(12 episodes)

What’s it about ?

Osomatsu-kun was a 60s family-friendly gag manga which got an anime adaptation at the time, then another one in the 80s. This year would have marked the 80th anniversary of its creator, so here’s another go at it. But freshening it up for a modern audience is by all measures an uphill challenge, for reason I’ll get into just below.

You can just hear the producers behind this revival loudly shouting : CHALLENGE ACCEPTED.


So, the gimmick here is that Osomatsu is the eldest of sextuplet teenagers. And the gag was that they’re indeed all identical, with only their voices and personalities barely helping the audience to call them apart. Well, that and their really dated 60s-pop-culture-derivative catchphrases. Let’s even politely not talk about the supporting cast, a bunch of ridiculous-looking stereotypes. There’s no way modern audiences will want to watch this, right ?

But then, what are you going to do ? Stunt-cast A-rank voice-actors, the likes of Takahiro Sakurai, Hiroshi Kamiya, Jun Fukuyama & Daisuke Ono, to play the sextuplets ? Turn them into a colour-coded boys’ band attending (*snicker*) “BL Academy” ? Have them act out awful cliché personas that are wildly out of character for them ? Have the supporting cast turned into more “cool” clichés, such as the delinquents or the Awesome Rival who’s totally not the French caricature from the original show ?

This naked commercial grab is a complete disaster, as the characters end up being completely exhausted and direly long for the commercial break to come. Even the most gratuitous Attack on Titan parody ever, or downright blatantly copying famous shonen shows, can’t stop this from falling apart. It’s just… not what them, you see ?

And so the show ends with the sextuplets still grasping for an answer to their conundrum. And they’ve been at it for so long that they’re now all in their mid-20s ; which is a new status quo that should give the writers enough rope to tell new stories.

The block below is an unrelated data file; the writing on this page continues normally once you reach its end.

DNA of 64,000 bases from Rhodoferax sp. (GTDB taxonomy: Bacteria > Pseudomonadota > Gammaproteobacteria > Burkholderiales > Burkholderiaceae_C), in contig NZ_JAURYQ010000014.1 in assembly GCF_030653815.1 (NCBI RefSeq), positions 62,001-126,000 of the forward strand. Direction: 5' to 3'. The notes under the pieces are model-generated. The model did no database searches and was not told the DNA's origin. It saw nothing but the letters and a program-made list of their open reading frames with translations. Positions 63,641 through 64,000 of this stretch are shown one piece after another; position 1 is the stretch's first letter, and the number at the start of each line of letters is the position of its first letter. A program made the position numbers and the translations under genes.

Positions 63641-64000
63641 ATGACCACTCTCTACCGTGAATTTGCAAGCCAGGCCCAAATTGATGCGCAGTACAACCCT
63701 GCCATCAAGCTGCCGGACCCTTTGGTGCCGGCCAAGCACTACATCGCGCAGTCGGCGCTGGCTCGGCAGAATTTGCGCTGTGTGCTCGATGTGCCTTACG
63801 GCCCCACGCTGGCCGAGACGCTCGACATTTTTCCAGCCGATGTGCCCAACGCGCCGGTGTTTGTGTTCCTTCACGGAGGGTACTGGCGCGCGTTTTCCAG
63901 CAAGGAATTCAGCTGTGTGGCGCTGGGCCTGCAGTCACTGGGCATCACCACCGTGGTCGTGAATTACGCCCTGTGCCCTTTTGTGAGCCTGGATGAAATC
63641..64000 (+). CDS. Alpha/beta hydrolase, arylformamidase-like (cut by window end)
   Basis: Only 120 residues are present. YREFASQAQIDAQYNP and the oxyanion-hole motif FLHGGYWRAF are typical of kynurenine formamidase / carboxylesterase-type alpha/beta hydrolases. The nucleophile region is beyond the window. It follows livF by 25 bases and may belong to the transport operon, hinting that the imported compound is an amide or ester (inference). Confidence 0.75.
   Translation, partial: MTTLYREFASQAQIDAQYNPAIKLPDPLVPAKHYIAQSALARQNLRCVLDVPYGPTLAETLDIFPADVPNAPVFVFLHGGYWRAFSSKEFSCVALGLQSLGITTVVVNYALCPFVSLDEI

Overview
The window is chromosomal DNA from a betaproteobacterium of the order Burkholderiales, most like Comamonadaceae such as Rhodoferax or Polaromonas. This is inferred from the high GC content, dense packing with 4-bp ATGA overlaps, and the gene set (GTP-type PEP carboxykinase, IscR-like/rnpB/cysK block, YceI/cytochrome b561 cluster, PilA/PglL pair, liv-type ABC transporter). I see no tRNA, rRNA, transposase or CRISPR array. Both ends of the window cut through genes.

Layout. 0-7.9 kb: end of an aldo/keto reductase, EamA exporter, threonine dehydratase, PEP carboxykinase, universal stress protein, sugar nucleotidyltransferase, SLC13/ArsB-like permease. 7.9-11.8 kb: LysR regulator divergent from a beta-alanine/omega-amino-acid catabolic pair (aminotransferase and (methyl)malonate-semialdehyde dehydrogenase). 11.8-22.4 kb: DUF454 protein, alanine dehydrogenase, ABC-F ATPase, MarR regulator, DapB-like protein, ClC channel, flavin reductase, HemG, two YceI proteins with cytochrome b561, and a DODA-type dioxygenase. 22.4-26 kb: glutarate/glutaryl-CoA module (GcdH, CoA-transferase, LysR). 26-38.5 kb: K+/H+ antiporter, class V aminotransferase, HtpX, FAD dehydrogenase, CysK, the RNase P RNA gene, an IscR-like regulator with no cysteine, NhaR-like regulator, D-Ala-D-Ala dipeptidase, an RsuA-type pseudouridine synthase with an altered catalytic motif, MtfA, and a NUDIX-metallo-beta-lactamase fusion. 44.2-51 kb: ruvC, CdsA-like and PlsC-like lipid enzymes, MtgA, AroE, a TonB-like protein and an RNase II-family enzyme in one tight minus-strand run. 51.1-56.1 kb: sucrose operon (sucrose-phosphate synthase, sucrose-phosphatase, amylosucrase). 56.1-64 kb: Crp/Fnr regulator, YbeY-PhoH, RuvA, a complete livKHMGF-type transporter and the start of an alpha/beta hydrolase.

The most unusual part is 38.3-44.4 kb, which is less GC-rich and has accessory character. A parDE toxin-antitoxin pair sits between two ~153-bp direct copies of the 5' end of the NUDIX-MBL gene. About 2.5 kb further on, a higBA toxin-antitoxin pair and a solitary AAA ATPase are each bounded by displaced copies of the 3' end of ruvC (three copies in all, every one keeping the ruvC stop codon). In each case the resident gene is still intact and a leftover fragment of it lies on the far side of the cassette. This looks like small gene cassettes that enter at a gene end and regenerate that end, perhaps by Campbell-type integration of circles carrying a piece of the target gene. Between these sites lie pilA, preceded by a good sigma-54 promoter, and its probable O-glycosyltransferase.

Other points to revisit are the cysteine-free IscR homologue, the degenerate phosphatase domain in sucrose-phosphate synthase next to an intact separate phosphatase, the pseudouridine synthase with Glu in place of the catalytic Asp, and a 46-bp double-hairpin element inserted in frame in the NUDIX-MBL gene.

At least, they really hope so.

Production Values

Studio Pierrot have outdone themselves here. The fake-retro opener, in a B&W 4/3 format with tons of artefacts, feels true to the original show. The parody section that constitutes much of this first episode both feels true enough to work, while still having enough weirdness in the background to sell that this is all a sham. And the final designs it settles on are decent modern upgrades that feel true to the source.

Overall Impression

For the record, I don’t believe this episode is really indicative of what’ll come next ; it’s here to make a point about how anime has changed over the decades (and not always for the better), while acknowledging that just slavishly copying either what was done in the 60s or what’s popular now just wouldn’t work. It’s the writers clearly stating that nostalgia alone can’t carry the show.

It’s also absolutely hilarious from start to finish, with impeccable comedic timing, even when they have to deliver bad jokes on purpose. This is metafiction on steroids, but done really well. And since it’s a gag show, they can totally get away with it.

Now, there are worrying signs. The joke may have gotten a bit overextended to fill the whole episode ; not all of the gags land. I still can’t tell too many of the sextuplets apart. (There’s Osomatsu, the “leader” ; Choromatsu, the straight man to most of their ramblings ; and maybe Todomatsu, who’s the “youngest” one ? The others are still a bit of a blur.) And most importantly, there’s no evidence yet that the writers have solved their central quandary, i.e. how to tell modern stories with these characters without losing their soul in the process. Can this premise actually support a full season ?

But hey, this first episode was fun enough that I’m willing to give them a bit of rope to see them try.

Source: [In Which I Review] New anime, Fall 2015 – Page 3

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I've been kinda blogging about anime for years... but mostly on forums (such as RPG.net's Tangency) and other sites. This site is an archive for all that stuff, just in case.

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